While the company is best known for bath and kitchen products, 60 percent of its revenue comes from residential and commercial air-conditioning systems, sold under the American Standard and Trane brands, and braking and suspension systems for heavy trucks and buses, sold under the WABCO brand.

Bringing more centralized management of these disparate endeavors was a challenge, especially since American Standard is a vast organization: 61,200 employees in 28 countries. But it’s a challenge that Poses, with Costello’s help, attacked head-on by establishing new operationwide methods for managing key aspects of the business.

One of those new methods reflected a belief—shared by Poses and Costello—that to be competitive, a business must either develop or recruit the best possible talent. Thus, the duo quickly elevated strategic talent management to the top echelon of corporate planning and decision-making across all business units. As a result, American Standard now produces a strategic plan that looks out to the future, an annual operating plan that’s action-oriented and contains specific financial targets and metrics, and a human resource plan that includes talent assessments, forecasting and succession planning. All three plans are aligned and cascaded down throughout the organization so that every business unit and individual helps set goals that conform to the entire company’s mission and values.

What’s more, within HR, Costello worked to establish a state-of-the-art talent-development system that provides a one-stop, online location where employees and managers go to set goals, craft development plans, trade feedback, acquire skills and chart their progress.

Another key change was creating a matrix structure in which HR professionals in each business division report both to the corporate HR office and to the business’s top-line executive.

In Search of Proof

From an HR perspective, Poses and Costello had made significant strides. The company had top managers who prized HR, a management and planning system that incorporated HR strategy at the highest levels, and a talent-development system to guide assessment and development on a global level.

But were the HR policies and practices really worth the time and effort? HR thought so, based on overall company performance. But Poses, who also had served as a financial analyst at AlliedSignal, wanted more. He wanted substantive proof, validation that his HR investments were paying off.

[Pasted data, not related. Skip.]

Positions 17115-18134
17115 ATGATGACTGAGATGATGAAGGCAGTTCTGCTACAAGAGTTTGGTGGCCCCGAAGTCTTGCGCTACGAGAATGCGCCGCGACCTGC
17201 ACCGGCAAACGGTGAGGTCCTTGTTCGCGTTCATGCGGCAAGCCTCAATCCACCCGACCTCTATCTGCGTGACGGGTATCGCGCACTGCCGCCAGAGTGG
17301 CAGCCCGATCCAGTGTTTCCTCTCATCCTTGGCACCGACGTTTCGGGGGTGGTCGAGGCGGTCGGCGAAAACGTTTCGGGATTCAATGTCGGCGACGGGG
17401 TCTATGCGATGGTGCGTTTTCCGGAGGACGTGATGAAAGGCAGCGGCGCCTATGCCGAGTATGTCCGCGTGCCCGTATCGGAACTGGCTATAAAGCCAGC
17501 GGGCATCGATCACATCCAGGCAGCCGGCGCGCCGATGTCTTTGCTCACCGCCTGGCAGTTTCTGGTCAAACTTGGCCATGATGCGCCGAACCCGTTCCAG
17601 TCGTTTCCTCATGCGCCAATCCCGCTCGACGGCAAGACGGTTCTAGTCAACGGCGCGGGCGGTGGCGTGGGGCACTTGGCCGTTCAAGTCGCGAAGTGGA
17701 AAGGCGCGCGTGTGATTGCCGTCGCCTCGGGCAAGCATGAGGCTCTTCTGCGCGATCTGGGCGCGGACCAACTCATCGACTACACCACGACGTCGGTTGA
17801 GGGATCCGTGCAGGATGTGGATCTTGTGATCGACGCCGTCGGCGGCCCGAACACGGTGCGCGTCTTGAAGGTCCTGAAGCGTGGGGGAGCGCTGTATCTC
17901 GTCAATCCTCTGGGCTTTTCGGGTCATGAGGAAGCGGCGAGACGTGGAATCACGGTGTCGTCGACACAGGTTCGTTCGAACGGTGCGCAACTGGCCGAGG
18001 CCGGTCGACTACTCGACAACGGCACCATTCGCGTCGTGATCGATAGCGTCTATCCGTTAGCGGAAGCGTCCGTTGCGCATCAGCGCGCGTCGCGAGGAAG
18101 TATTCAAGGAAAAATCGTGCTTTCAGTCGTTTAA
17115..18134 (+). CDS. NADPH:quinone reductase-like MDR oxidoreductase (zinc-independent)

Poses also wanted confirmation that employees appreciated what HR was doing for them. “He wanted to know how we know that someone in our businesses is experiencing or understanding the work we’re doing on their behalf,” Costello says.

In 2001, Costello’s search for a specialist who could help American Standard produce the proof it needed led him to Laurie Bassi, co-founder of McBassi and Co. in Boulder, Colo. Bassi held impressive credentials: economist, college professor, former vice president for research at the American Society for Training & Development, board chair of her own investment fund.

Bassi also had passion. She believes that for HR to be respected and accepted by top business leaders and the investment community, it must demonstrate the value of human capital in a language that such leaders understand.

In other words, numbers count.

“The business world is dominated by people who look at metrics, and the HR world needs to play in that space,” Bassi says. “If you can measure manufacturing efficiency with Six Sigma, why not use similar analytics to measure human capital performance?”

But measurement itself can take you only so far, Bassi says. “Getting on the scale does not make you lose weight, but it can give you incentive. Similarly, measurement can be a catalyst; it can point you in the right direction—help you zero in on the actions that can make the most difference.”

Weighing In—McBassi and the HCCS